There has been an extraordinary misinterpretation and overreaction to
the Prime Minister’s answer to a journalist’s legitimate question last
The Prime Minister said that in certain, very limited circumstances he
would be prepared to launch military action in another country to
forestall an attack on Australia.
This has been widely and wrongly interpreted as some sort of ambit
claim to a right to make pre-emptive attacks on other states. This is not
The Prime Minister’s answer – not a statement as some described it
– was hedged in with restrictions entirely consistent with international
Now international lawyers are divided on the issue of pre-emptive
strikes but states have regularly claimed such a right.
The Netherlands declared war in 1941 before Japan had actually invaded
the then Dutch East Indies. Israel justified her attack on Egypt in June
1967 because Egypt denied Israel’s right to exist, and threatened her
with annihilation. Moreover, Egypt had closed the Straits of Tiran and
demanded the withdrawal of the UN force supervising the ceasefire line.
Israel felt she was entitled to pre-empt a likely attack. A more
questionable use of the doctrine – at least according to a unanimous
Security Council – was when Israel destroyed an Iraqi nuclear reactor
then under construction in 1981. With the benefit of hindsight, some
governments probably now approve of Israel’s action. Then in 1985,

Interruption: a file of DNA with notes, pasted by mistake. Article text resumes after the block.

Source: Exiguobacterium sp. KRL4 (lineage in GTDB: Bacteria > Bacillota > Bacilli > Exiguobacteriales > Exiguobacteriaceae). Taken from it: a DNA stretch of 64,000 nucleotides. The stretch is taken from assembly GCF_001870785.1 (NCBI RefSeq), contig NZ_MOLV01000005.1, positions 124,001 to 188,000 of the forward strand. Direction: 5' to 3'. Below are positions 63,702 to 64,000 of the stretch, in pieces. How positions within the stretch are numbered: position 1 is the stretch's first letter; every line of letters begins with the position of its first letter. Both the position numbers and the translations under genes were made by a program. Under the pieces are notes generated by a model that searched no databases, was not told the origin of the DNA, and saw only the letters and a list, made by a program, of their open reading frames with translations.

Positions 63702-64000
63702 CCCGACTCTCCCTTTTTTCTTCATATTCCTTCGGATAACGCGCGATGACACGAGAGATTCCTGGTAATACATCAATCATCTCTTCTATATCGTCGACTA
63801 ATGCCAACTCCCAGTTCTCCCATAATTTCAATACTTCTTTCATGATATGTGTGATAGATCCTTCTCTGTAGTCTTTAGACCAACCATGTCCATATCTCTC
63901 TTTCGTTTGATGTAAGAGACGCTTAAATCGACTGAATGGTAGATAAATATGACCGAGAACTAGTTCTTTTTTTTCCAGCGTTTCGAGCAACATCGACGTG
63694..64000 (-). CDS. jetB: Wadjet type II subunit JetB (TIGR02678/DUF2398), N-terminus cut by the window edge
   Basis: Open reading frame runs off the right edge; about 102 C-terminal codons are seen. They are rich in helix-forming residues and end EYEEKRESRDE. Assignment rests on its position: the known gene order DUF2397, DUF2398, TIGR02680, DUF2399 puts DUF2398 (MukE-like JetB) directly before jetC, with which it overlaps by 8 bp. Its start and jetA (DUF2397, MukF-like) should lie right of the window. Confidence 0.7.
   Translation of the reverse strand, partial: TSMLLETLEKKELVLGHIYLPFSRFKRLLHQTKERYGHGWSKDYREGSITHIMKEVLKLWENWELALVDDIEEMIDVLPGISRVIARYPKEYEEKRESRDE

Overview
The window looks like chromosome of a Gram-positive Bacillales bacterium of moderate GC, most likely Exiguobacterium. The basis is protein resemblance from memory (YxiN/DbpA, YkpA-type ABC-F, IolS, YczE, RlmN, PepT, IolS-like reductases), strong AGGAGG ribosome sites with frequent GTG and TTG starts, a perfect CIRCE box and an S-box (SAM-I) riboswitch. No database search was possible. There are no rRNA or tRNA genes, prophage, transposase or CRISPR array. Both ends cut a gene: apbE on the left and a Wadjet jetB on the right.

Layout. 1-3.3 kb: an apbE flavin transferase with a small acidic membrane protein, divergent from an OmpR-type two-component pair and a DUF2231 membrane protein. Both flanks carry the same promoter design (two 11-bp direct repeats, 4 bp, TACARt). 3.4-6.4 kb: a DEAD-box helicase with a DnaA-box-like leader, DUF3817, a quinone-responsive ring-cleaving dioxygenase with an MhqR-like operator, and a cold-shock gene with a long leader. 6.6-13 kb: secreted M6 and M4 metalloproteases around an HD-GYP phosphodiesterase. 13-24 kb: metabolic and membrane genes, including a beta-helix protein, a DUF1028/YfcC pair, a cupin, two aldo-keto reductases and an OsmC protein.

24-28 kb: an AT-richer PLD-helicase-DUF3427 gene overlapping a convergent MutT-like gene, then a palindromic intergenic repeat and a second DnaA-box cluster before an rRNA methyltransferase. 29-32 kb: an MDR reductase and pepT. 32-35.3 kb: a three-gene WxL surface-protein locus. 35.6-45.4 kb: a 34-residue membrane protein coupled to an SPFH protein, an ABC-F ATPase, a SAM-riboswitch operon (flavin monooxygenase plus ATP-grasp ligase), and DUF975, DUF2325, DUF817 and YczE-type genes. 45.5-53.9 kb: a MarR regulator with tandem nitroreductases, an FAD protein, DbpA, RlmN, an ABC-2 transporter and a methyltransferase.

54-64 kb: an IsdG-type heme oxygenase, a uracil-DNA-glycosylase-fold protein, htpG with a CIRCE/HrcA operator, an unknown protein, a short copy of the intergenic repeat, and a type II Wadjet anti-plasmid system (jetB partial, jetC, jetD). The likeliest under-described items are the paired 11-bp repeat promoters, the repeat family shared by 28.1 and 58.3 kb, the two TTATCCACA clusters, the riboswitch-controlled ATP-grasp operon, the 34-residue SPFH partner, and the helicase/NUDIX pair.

Israel bombed PLO headquarters in Tunisia, arguing that terrorists were
harboured there with Tunisian complicity.
On one view the UN Charter provisions about the use of force may well
have lost any legal force. This is because they have been so long and so
often ignored they have slipped into desuetude. While this is a minority
view, it is fair to say that international law does allow glosses on the
text of even the UN Charter.
These can result from widespread patterns of behaviour by states,
provided they believe their actions are in accordance with international
law. For example, it may well be that the use of force in a genuinely
humanitarian intervention is now lawful even without UN involvement.
The difficulty is that international law has no single identifiable
legislature. The UN General Assembly is no parliament. Nor is there any
institution similar to our High Court which can give authoritative and
binding interpretations of the law.
But assuming the Charter still accurately states the law on the use of
force, the text itself allows exemptions on the general restriction of
One allows the Security Council to use force to keep the peace. In
addition, states retain an "inherent" right to individual or
collective self-defence. This preserves the rule that a state does not
have to wait until the bombs fall. It may anticipate that right, which is
different from a pre-emptive strike. The rules were spelt out as long ago
as 1837 in a dispute between Great Britain and the United States involving
a vessel, The Caroline. This right is available if it can be shown that
the "necessity for self-defence is instant, overwhelming and leaving
no choice of means and no moment of deliberation."
An example would have been if in 1941 the US had bombed the Japanese
fleet on its way to Pearl Harbour because it had convincing intelligence
of Japan’s intentions.
David Flint is a former chairman of the Australian Press Council and the Australian Broadcasting Authority, is author of The Twilight of the Elites, and Malice in Media Land, published by Freedom Publishing. His latest monograph is Her Majesty at 80: Impeccable Service in an Indispensable Office, Australians for Constitutional Monarchy, Sydney, 2006